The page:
Reuniting Europe

I would give them the benefit of the doubt.

Maybe I will like them.

But it’s not love at first sight.

(This is my shortest blogpost so far. I also realise that it looks like a haiku…)

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  1. Good question; here is another: why should we mix politic and showbiz?
    Europe needs credible actors, who will gain popularity because of their deeds, not just because of their good looking face or presence in the press . Understandably, as this election was ‘professional’ only and thus required no public debate, it turns out that this logical result is not as easily digested/understood by the ‘grand public’.

  2. So, the “Germans” think that the choice was a plot against them while the “Poles” think it was a German plot to start with.

    The EU must be doing something right if those are the reactions. They show that the media and populations in the Member States still don’t understand the nature of the EU. Their unwillingness or inability to inform themselves is an embarrasement, but certainly not for the EU. An old adage comes to mind: If a book hits a head and it sounds hollow, it doesn’t have to be the book!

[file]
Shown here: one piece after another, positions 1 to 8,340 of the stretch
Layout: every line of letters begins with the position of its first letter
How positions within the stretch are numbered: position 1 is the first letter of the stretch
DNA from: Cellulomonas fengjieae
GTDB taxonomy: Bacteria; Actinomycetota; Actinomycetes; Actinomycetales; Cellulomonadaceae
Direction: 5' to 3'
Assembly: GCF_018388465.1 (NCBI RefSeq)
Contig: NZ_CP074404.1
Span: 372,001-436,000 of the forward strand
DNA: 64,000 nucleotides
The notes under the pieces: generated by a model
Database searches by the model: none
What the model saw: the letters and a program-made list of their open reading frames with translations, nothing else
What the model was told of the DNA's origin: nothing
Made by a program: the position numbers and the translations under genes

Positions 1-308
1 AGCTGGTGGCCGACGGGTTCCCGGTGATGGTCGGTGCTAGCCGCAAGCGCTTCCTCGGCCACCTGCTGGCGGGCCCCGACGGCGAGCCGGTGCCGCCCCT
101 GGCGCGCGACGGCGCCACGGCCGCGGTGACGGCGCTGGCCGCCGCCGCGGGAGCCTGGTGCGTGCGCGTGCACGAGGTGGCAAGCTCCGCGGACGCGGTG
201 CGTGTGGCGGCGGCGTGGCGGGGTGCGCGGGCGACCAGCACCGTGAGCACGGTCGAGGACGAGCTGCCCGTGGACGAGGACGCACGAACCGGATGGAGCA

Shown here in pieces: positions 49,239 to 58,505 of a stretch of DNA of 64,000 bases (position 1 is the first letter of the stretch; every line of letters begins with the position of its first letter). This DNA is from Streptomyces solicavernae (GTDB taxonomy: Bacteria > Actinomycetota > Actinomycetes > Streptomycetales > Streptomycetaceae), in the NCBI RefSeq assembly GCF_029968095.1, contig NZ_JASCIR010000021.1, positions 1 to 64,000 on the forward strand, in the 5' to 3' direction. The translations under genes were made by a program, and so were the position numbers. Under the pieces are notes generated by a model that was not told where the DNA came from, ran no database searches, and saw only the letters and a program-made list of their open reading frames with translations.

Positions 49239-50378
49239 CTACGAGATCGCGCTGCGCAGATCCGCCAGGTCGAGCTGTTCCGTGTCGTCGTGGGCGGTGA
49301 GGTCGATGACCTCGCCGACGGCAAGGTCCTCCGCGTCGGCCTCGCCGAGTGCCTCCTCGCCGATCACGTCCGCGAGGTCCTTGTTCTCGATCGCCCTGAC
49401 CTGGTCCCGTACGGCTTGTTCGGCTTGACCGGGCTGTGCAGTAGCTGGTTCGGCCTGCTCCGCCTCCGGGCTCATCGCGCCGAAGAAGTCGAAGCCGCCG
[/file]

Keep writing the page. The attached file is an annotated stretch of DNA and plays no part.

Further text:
Poles may be forgiven for their ignorance and stereotypical reaction, but Germany should ask herself some questions about EU-awareness after 50 years of membership (and where were the brilliant German candidates the public seems to be craving?).

    A final word on the commentary in the Wall Steet Journal: The EU will never find favours with any of Mr Murdoch’s outlets. His hate of the EU is only matched by the inability of Americans to grasp any degree of complexity. My apologies to the Yanks that we cannot make Europe easy enough for their mental abilities.

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